I remember getting SF when it was released and was just blown away. Then I saw him on the Charlie Rose Show in that get up and was hooked. It also started my life long friendship with Amuk thanks to his ad in Kerrang magazine. At the time Amuk was basically THE SOURCE for any Alice news. He kept the fans informed on everything current in the AC world. Alice should give him a pension for his years of service to the guy!


I'm one of the few (maybe Pitkin too) who was disappointed that Alice went back to the horror schtick. I will say I was THRILLED that Alice was back and after seeing the 1986 tour--I came to accept the horror element. The 1986-1987 tours were Alice at his peak with the horror character. It still had teeth on those tours. (I know...Alice's teeth). Now he's become the rock n roll Grandpa Munster or Vincent Price (and that's NOT a bad thing). Alice from 1980 to 1988 was just an incredible era.

The came Trash and...…

I thank God he redeemed himself with The Last Temptation which ended up being one of his finest.

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Re: Flush the Fashion 40th Anniversary

Post by Mr.Bluelegs » Fri Aug 09, 2019 2:32 am

Mr. Barlow- Good point on the pre-Internet mystique of an artist. Most reviews weren't published until after an album was released and often times minimal prepublicity unless you searched Circus, Creem, or any other rock publication. So, in many cases an album appeared which was always a great treat. I also have to rank it in my top 5 or 6. I remember the sticker on the shrink wrap that proclaimed "No Ballads."
Roy T. Baker did a fabulous job on its production. Prior albums were getting a bit slick especially, for example, the backing vocals on "Serious" which almost ruined that great song. It does seem that the blackout albums are somewhat being reassessed. They each contain some amazing songs. One my favs is "Adaptable", killer riff and hilarious lyrics. "You ain't no Hepburn and I ain't no Fonda, but if you were drowning on Golden Ponda..."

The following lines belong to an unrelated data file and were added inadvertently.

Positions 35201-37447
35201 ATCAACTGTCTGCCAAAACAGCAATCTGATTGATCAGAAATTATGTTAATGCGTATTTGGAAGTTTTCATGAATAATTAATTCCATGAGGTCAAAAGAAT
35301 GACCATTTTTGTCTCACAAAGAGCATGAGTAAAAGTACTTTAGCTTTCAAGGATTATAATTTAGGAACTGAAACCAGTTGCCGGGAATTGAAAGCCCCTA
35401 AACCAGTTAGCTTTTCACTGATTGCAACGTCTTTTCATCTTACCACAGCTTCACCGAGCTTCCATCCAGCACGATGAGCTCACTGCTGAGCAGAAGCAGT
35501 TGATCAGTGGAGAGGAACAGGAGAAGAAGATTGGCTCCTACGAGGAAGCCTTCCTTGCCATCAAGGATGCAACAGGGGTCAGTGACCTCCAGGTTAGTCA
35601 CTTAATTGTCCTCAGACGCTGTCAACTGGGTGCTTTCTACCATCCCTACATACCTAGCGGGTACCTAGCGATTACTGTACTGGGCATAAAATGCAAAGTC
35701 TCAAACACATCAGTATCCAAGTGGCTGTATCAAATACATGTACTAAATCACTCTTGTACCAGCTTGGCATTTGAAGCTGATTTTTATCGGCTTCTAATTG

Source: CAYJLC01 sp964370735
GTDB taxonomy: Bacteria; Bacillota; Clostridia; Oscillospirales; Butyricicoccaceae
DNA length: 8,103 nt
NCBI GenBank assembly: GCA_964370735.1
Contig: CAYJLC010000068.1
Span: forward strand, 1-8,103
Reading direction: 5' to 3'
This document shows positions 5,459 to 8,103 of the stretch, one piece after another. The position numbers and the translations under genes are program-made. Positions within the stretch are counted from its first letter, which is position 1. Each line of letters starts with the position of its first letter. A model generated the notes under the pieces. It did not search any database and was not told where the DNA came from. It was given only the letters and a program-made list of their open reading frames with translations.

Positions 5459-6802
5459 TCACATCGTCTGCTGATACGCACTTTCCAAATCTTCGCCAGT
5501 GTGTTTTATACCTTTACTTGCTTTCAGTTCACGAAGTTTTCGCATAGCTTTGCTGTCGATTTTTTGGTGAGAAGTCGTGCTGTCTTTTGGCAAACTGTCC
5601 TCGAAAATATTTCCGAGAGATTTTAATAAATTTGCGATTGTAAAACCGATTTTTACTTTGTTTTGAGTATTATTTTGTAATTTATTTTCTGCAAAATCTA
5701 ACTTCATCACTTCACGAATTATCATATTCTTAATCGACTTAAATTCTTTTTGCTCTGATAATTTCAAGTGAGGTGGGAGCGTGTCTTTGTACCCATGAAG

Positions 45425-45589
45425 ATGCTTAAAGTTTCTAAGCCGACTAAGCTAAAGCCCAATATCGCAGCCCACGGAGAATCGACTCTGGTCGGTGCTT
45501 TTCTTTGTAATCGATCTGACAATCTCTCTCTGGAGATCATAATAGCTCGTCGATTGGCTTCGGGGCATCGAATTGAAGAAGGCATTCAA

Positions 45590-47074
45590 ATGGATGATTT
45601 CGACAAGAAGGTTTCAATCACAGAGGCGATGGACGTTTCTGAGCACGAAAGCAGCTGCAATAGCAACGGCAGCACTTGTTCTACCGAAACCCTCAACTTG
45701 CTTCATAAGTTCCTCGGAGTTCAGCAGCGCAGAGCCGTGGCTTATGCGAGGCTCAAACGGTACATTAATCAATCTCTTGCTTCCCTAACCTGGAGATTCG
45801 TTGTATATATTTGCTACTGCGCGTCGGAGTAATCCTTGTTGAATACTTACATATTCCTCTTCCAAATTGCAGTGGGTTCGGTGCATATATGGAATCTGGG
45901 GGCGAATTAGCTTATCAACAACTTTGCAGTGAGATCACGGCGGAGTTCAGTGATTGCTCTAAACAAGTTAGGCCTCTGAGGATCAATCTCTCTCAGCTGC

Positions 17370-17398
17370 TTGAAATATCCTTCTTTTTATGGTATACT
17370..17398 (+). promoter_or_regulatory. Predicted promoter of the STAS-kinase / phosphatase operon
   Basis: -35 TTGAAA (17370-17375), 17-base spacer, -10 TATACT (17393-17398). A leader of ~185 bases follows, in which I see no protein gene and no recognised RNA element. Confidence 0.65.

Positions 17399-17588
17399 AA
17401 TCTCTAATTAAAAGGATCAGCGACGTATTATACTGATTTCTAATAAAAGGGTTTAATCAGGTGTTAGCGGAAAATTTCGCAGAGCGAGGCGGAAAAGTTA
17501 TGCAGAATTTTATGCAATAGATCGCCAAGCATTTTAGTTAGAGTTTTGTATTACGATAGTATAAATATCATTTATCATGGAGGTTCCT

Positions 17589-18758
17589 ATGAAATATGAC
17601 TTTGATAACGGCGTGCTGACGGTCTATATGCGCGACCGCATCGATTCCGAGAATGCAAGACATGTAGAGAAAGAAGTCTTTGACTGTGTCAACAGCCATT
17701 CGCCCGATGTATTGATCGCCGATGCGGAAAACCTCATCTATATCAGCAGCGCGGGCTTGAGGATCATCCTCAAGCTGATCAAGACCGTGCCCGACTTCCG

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Re: Flush the Fashion 40th Anniversary

Post by mr.barlow » Fri Aug 09, 2019 2:56 am

I love that line too! Another favorite of mine is also off of Zipper in "No Baloney Homosapians" when Alice refers to "the blood and gutty human race".

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Re: Flush the Fashion 40th Anniversary

Post by Mr.Bluelegs » Fri Aug 09, 2019 3:12 am

mr.barlow wrote:
Fri Aug 09, 2019 2:56 am
I love that line too! Another favorite of mine is also off of Zipper in "No Baloney Homosapians" when Alice refers to "the blood and gutty human race".

Yes! Great line.

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Re: Flush the Fashion 40th Anniversary

Post by Model Citizen » Fri Aug 09, 2019 6:50 am

I adore this record. My first introduction to the "new" Coop was the Clones promo that premiered on the "Pink Lady & Jeff" TV show. I was baffled but totally drawn to this new iteration of Alice. I rode my bike to the local Ayr-Way on release day, picked it up and rushed home to put that sucker on the turntable. Man! I fell in love. Totally a Top 5 Coop album for me. I wish he had experimented more with that musical direction. The punk-inspired new wavey jams with those quirky angular synth/guitar parts was a breath of fresh air and Alice sounded completely at home with the material. It didn't at all feel like a desperate move by an aging rocker trying to remain relevant.

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Re: Flush the Fashion 40th Anniversary

Post by patrick » Fri Aug 09, 2019 11:39 am

I found this record during a vacationperiod in which I had no access to any turntable. So plenty of time to read every single note on it, including the credits in which "Basil Fawlty" is thanked. ( yes, the one of Fawlty Towers . I mentioned this years ago on the first ST list and it appeared that Alice was a fan of it )
Asprin Damage being imho the weakest song if it, the rest being ok.
Coincidently Bowie had a single in that year "fashion"..
also interesting to read the rolling stone review of it
https://www.rollingstone.com/music/musi ... on-181775/
you really wouldn't understand..

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Re: Flush the Fashion 40th Anniversary

Post by Daggers & Contracts » Sat Aug 10, 2019 12:06 am

patrick wrote:
Fri Aug 09, 2019 11:39 am